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Recently I have been reflecting on how so much of dealing with change in life and in business is about learning how to deal with turbulent waters. No matter how prepared we are or how many lists we make, there will always be unexpected situations and vertigo-inducing deviations in our plans.

And yet it is not uncommon for people to feel as though something is wrong when these things happen. As though if we were more perfect and prepared, then nothing would ever feel unsettling or overwhelming.

Which makes me think of whitewater kayaking.


(This is most definitely not a picture of me. It’s a picture of this guy.)

Years ago I helped lead a group of teenagers on a whitewater kayaking trip for orientation. Now by “lead” I mean I was the adult representative of the school, not that I had any idea what I was doing. I had never kayaked whitewater before this, nor had I ever even considered it something I might want to do.


While I can honestly say that I neither found my passion for the sport, nor that I was any good at it. I did, however, learn a lot. And as I was preparing for this topic, I couldn’t get the lessons I learned out of my heard, so here they are. (Warning: these are meant to be allegorical lessons and not to be construed as an actual tutorial. Seriously, I have done this only three times.)

1. You never go down a river without first scouting your path.

I chalk this one up to due-diligence and common sense. Fact is that you have a better chance of success if you look ahead at the possible dangers and plot what path you want to take. Now, things may happen along the way (I spent a fair amount of time swimming next to my boat), but doing the prep work first will only help you along the way. The same is true in our business and life. It isn’t so hard to see many of the changes before they happen, we just often choose to ignore them or not pick our heads up from what is happening right in front of us.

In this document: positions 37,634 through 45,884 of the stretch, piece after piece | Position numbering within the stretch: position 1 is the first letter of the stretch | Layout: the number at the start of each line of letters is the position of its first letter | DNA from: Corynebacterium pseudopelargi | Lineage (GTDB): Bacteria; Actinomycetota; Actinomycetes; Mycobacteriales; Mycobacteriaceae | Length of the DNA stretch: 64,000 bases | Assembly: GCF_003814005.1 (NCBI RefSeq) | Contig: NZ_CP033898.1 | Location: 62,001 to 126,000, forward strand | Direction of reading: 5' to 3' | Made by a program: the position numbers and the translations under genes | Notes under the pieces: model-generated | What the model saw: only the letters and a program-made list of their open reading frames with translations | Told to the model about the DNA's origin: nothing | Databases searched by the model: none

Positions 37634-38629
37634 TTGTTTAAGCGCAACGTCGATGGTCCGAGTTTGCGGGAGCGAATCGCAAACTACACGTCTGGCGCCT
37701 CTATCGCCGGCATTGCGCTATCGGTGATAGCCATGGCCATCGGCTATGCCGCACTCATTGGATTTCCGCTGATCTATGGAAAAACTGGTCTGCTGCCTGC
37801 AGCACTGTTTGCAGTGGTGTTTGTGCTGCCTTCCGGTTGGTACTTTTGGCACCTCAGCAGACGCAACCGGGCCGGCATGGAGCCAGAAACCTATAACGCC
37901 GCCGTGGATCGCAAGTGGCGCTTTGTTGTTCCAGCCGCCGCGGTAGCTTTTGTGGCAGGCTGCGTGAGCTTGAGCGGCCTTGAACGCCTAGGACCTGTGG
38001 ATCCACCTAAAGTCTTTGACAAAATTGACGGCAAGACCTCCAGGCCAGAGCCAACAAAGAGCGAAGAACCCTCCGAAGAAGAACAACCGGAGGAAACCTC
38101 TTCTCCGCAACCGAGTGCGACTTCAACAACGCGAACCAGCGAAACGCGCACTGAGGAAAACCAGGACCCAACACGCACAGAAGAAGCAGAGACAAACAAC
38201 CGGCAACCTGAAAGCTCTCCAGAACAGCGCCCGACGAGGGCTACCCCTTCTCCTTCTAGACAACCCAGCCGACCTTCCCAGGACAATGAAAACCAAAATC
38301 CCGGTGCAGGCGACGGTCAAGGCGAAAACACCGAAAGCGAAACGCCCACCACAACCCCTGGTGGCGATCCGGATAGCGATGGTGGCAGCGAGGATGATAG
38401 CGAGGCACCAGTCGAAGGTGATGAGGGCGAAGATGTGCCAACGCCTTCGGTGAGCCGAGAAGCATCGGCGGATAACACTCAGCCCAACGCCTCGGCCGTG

2. Don’t panic. Remember, you chose this path.

Seriously. Even when this happens:


While I was heading into my first rapids I had this novel thought, I chose to do this.

As scared as I felt and as awesome and fierce the water is on a river, I realized that I had a choice to get in a boat on a river and I have a choice how I want to see this moment. I could allow my brain to be flooded with the paralyzing feeling of helplessness or I could choose to say yes to the moment and convince my brain to enjoy it. While I was still scared, there were moments that I actually enjoyed. Not enough to do it for sport, but it was fun for a moment. Seriously, unlike anything I have ever done.

3. Whatever you do, don’t stop paddling.

This was the most profound lesson I learned on that trip. The water moves so fast and if you don’t paddle, your boat will get pushed around and you will be out of control. It is common when things speed up that we can pull our proverbial paddle out of the water for fear of making a mistake. There are so many ways that one can get tossed around and drown in these small boats, but paddling is the one action that we have. Even when things seem scary and hard, paddling is the only way around it, over it  and even through it.

I have noticed that the entrepreneurs, small business owners, executives and leaders of all types understand this one concept, and it is what helps them get through the challenging and overwhelming times. The very best leaders are those who know that if they paddle hard enough, not only will they make it through, but it will be kind of fun in the process.

That’s the way that I want to see my life. This is how I want to approach those moments of turbulent waters in my business and in my life, with intention and with engagement. This is so much better than spending my time sitting in my proverbial boat, trying to think of how I can avoid the rapids.

I chose this life. We chose this path. Let’s get our paddles in the water and not be afraid of getting wet.

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